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I was thinking about that, and I had some doubts.

When I declare an interface, for example:

public interface MyInterface
   public void method1();
   public void method2();

Could these interface methods be considered abstract? What I mean is that the concept of an abstract method is:

An abstract method is a method that is declared without an implementation (without braces, and followed by a semicolon).

So, could these methods be considered abstract? They are not "pure" abstract methods as I'm not using the abstract word, but conceptually, it looks like they are.

What can you tell me about it?


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Probably best on SO –  billy.bob Sep 30 '11 at 11:33
@billy.bob - I think it's too abstract for Stack Overflow. There's not a specific coding issue here. –  ChrisF Sep 30 '11 at 12:09
Is this Java code? –  Andres F. Jun 18 '13 at 21:56
no it's not. it's just an example. the question is not focused on any programming languages. –  rogcg Jun 19 '13 at 12:34

4 Answers 4

up vote 8 down vote accepted

An interface is like a "purely" abstract class. The class and all of its methods are abstract. An abstract class can have implemented methods but the class itself cannot be instantiated (useful for inheritance and following DRY).

For an interface, since there isn't any implementation at all they are useful for their purpose: a contract. If you implement the Interface then you must  implement the methods in the interface.

So the difference is an abstract class can have implemented methods whereas a interface cannot.

The reason they are separate is so a class can implement several interfaces. Java and C# restrict a class to inherent from a single parent class. Some languages allow you to inherit from multiple classes and you could accomplish the work of an interface via a "purely" abstract class. But multiple inheritance has its problems, namely the dreaded Diamond Problem

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+1 for incorporating the difference between inheritance of an abstract class and implementation of one or more interfaces. –  user37772 Sep 30 '11 at 15:55
Diamond Problem is an awesome paradox. –  rogcg Sep 30 '11 at 16:43
I dissagree with 'An interface is like a "purely' abstract class" part. They are 2 different types of OO 'building blocks', so they are really not similar at all. They share some common features, but in nature they are different types, more like men and women for example :) –  Emmad Kareem Oct 2 '11 at 22:27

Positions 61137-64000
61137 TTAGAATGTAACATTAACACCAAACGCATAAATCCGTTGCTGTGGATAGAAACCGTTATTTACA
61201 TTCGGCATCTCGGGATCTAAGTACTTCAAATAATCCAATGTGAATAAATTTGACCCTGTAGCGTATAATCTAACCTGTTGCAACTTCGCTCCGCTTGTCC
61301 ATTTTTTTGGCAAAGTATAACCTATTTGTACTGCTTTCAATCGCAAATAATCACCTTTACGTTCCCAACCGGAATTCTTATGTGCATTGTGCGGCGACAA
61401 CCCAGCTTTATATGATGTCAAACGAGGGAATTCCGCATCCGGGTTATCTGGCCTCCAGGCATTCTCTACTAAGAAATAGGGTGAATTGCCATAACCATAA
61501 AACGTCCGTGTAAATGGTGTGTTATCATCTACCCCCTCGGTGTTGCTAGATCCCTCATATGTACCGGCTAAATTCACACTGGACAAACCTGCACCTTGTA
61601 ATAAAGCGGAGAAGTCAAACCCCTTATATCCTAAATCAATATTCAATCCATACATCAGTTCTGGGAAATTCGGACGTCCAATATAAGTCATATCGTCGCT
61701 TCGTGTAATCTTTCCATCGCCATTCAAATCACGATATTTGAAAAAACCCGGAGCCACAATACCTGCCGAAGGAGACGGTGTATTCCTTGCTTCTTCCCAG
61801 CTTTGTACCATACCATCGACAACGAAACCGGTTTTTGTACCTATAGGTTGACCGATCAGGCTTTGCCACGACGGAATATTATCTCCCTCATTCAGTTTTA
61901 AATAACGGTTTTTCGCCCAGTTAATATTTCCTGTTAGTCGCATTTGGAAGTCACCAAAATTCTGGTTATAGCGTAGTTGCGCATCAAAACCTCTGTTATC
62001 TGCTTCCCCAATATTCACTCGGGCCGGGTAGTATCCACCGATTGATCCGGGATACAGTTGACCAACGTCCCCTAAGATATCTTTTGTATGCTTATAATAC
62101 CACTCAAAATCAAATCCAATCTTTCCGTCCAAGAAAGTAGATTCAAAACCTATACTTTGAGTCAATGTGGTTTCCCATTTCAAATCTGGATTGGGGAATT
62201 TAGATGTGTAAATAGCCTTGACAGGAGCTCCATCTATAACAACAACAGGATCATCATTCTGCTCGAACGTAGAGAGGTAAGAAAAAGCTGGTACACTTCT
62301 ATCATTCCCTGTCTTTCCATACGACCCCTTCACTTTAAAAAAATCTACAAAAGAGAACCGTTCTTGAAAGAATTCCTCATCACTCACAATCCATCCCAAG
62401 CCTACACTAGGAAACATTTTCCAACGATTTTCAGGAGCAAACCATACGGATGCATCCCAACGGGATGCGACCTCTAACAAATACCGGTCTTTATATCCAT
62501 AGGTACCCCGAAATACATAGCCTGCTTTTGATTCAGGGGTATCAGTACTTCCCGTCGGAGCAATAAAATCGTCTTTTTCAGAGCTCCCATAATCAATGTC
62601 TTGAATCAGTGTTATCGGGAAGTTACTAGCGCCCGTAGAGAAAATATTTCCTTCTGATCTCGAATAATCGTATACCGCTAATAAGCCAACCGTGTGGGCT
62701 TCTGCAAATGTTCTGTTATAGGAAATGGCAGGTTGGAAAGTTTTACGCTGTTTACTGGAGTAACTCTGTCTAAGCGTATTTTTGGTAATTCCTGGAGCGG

@Emmand Kareem I do not dissagree with 'An interface is like a "purely" abstract class' part. That's why i wrote it :-). If you have any good reasons for your disagreement please post, id like to hear –  coder Oct 3 '11 at 12:59

I found an usefull answer here: http://download.oracle.com/javase/tutorial/java/IandI/abstract.html

All of the methods in an interface are implicitly abstract, so the abstract modifier is not used with interface methods (it could be—it's just not necessary).

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Also note that an abstract class extends one other object. Interfaces have no notion of a superclass. –  user1249 Sep 30 '11 at 11:39
Also note that you can implement multiple interfaces, but you can only inherit from one class, abstract or not. –  NullUserException Sep 30 '11 at 14:12
@ThorbjørnRavnAndersen: An interface can extend one or more interfaces. It isn't the same things as a super class, but it is a level of inheritance. –  unholysampler Sep 30 '11 at 14:41
You can implement multiple interfaces. Looks like the concept of multiple inheritance, but not exactly. –  rogcg Sep 30 '11 at 16:38
@unholysampler, which is not a superclass - as I said. –  user1249 Oct 1 '11 at 0:06

Abstract classes can have abstract methods.

Interfaces can only have abstract methods.

method1() and method2() in your example are abstract methods.

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The difference here is that abstract classes can contain implementation details, although cannot be instantiated by themselves. Whereas an interface is merely a template for a class

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Abstract methods cannot contain implementation details. Abstract classes can. –  Matt H Sep 30 '11 at 11:46
I know the difference between a method and a class - but I can't understand the point you're making? –  billy.bob Sep 30 '11 at 12:04
Your answer states that abstract methods can contain implementation details - they can't. Just a typo? –  Matt H Sep 30 '11 at 12:07
I fixed the typo. –  Martijn Verburg Sep 30 '11 at 13:35
@billy.bob this question is about the abstact method though. –  Chad Oct 3 '11 at 15:52

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